For these reasons, We took a position in ASX-listed Aventus Retail Property Fund (ASX:AVN) at IPO in late 2015. Aventus owns a portfolio of 20 LFR assets valued at about $1.80bn and home to some 557 retail tenants. It’s asset base is concentrated to metropolitan Sydney with a strong presence in other markets along the country’s eastern seaboard.
Aventus LFR Centre locations
Source: (VIEW LINK)
Exceeding our expectations so far
With a capable and aligned management team, high-quality portfolio, breadth of tenant relationships, and a position as a natural consolidator within a fragmented sector, Aventus appeared to be a good fit for us from the outset.
To date, the investment has exceeded our expectations. As Australia’s pre-eminent LFR landlord, it exceeded the original distribution forecast outlined in the Product Disclosure Statement in the first year of listing. Aventus has also acquired six more assets valued at around $655m, further executing on the consolidation opportunity.
The group has also taken the opportunity to dispose of non-core assets into strong capital markets, demonstrating willingness to improve portfolio quality. With further concentration to the country’s highest quality assets, we expect the company to enjoy a stronger negotiating position with tenants, which simply must be in an Aventus centre to achieve sales targets. In our view, landlord scale within this important retail segment and resultant “leasing leverage” is likely to result in higher rents over the long term.
Of course, an investment is never a set-and-forget proposition. Steinhoff International, the German-listed South African owner of well-known Australian brands such as Best & Less, Freedom and Fantastic Furniture, faces problems. These brands account for about 9% of Aventus’ total rental receipts.
But even here there is reassurance. Our channel-checks with Aventus management and examination of publicly available information suggests the local brands are performing as expected (local like-for-like sales growth of 3.1% in the 12 months to November 20173) and isolated from the troubled global parent.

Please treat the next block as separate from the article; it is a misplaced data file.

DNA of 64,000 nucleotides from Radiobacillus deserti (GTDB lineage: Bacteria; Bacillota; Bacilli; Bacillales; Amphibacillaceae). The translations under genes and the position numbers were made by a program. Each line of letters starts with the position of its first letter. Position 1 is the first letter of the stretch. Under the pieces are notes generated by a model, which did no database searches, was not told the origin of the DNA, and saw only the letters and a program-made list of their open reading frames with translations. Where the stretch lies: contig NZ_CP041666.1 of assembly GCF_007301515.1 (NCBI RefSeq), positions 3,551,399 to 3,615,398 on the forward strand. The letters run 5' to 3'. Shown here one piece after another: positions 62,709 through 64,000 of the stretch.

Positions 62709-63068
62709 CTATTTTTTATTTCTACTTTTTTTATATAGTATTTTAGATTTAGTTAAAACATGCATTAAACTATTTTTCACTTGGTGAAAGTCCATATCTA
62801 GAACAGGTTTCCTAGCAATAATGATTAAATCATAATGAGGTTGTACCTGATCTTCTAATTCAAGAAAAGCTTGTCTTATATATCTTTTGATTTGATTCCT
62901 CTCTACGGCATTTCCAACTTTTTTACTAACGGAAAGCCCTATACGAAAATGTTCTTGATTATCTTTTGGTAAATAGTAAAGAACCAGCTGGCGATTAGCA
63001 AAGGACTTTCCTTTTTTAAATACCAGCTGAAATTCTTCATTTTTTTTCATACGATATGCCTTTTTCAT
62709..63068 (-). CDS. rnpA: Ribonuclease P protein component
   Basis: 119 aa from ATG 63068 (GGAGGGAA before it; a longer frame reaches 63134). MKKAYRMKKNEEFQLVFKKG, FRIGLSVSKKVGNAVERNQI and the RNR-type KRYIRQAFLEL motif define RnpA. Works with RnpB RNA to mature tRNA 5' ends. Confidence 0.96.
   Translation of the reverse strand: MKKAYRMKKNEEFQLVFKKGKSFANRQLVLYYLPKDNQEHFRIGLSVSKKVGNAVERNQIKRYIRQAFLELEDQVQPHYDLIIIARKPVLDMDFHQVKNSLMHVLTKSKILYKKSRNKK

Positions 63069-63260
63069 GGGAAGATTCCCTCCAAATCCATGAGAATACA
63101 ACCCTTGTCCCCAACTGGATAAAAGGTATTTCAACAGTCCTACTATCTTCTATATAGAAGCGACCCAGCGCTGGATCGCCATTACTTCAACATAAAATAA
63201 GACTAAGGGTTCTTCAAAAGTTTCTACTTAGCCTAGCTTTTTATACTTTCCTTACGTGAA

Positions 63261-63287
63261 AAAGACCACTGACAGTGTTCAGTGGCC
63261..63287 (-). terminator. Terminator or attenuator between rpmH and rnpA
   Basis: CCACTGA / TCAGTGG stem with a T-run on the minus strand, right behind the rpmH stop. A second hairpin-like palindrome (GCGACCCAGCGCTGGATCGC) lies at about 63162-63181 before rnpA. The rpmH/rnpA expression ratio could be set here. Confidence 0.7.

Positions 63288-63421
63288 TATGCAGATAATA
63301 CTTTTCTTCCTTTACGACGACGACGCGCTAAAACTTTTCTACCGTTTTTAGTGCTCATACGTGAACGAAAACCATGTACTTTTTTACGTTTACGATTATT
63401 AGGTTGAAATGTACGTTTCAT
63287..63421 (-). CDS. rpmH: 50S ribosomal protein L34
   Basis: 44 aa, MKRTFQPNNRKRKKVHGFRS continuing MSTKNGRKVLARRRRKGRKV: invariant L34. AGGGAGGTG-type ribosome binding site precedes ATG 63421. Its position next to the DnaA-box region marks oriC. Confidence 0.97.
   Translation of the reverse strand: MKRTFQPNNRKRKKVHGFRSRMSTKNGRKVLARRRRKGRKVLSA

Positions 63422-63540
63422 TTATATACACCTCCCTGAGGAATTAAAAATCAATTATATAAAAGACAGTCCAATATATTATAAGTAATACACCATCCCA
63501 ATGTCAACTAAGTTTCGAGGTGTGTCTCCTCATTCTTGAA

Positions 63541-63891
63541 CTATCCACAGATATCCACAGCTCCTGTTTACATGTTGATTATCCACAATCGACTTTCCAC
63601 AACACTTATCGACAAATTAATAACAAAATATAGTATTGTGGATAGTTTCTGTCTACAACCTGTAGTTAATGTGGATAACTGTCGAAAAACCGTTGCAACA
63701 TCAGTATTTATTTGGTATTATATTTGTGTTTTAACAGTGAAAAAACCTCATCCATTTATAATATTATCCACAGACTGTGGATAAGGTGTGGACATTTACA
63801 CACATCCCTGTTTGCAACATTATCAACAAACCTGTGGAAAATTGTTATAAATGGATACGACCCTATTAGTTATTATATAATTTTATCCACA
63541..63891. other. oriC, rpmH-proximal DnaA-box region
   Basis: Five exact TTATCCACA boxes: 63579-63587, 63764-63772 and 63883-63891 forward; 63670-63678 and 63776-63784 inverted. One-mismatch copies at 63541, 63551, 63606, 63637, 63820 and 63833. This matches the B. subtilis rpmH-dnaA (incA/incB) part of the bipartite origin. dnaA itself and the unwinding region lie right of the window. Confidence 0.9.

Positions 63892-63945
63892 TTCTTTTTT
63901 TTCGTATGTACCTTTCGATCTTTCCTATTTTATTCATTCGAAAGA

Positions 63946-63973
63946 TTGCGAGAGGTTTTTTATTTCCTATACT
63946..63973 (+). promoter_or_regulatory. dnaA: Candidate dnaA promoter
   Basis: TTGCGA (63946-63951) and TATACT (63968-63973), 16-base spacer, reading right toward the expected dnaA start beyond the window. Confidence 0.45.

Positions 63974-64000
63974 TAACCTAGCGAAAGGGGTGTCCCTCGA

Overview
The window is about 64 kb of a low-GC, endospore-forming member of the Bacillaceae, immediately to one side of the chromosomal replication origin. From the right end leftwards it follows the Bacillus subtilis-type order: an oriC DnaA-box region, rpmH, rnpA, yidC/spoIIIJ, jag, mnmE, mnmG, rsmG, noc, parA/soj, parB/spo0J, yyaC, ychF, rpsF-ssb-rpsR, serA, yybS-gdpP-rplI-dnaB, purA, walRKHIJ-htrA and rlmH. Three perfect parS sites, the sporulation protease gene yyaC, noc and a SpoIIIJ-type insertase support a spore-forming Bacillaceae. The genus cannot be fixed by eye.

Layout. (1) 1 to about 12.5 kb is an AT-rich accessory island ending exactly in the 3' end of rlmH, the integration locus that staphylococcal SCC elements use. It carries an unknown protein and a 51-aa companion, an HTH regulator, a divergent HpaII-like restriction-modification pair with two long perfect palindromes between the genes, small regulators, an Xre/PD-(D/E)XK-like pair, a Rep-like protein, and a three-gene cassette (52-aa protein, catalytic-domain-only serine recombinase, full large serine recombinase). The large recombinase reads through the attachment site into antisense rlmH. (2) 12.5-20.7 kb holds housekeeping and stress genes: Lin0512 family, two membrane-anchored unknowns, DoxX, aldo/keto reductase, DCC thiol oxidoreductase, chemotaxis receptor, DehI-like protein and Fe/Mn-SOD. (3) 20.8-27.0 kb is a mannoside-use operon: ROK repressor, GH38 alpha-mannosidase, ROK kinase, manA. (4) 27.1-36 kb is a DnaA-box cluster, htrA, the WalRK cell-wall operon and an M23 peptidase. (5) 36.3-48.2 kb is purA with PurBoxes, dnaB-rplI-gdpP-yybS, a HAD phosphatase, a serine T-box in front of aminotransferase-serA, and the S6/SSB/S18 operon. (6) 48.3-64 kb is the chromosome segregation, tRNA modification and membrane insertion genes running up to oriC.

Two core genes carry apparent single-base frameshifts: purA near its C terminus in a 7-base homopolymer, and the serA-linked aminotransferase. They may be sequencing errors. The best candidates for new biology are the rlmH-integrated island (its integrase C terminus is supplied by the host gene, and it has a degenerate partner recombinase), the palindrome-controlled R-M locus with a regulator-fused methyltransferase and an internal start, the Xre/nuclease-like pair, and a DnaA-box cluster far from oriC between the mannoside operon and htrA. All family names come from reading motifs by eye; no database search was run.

We understand Steinhoff Asia Pacific were also recently able to refinance c.$300 million of existing debt with existing local lender on usual commercial terms, suggesting support from banker remains. It has also recently been reported that should Steinhoff be required to divest these brands there is no shortage of suitors4.
As investors focused on high levels of income generated by rents from quality commercial property, plus a commitment to paying quarterly distributions at a healthy spread to the wider sector the attractiveness of remains.
All up, there are compelling reasons to invest in the LFR sector through Aventus. We’ll be hanging onto our investment for a while yet and watching with interest.
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This article has been prepared by APN Funds Management Limited (ACN 080 674 479, AFSL No. 237500) for general information purposes only and without taking your objectives, financial situation or needs into account.
1.Excerpt from Shopping Centre Council of Australia (SCCA) overview of the Australian Shopping Centre Industry, January 2018 (VIEW LINK)
2. Large Format Retail Association (LFRA) Overview on retailing January 2018 (VIEW LINK)
3. AFR December 2017 (VIEW LINK)
4. Australian January 2018 (VIEW LINK)
Mark is part of the Investment Team tasked with analysing and investing in both Australian and Asian real estate-sector equities. He is an Associate of the Australian Property Institute, a Certified Practicing Valuer and a CFA charterholder.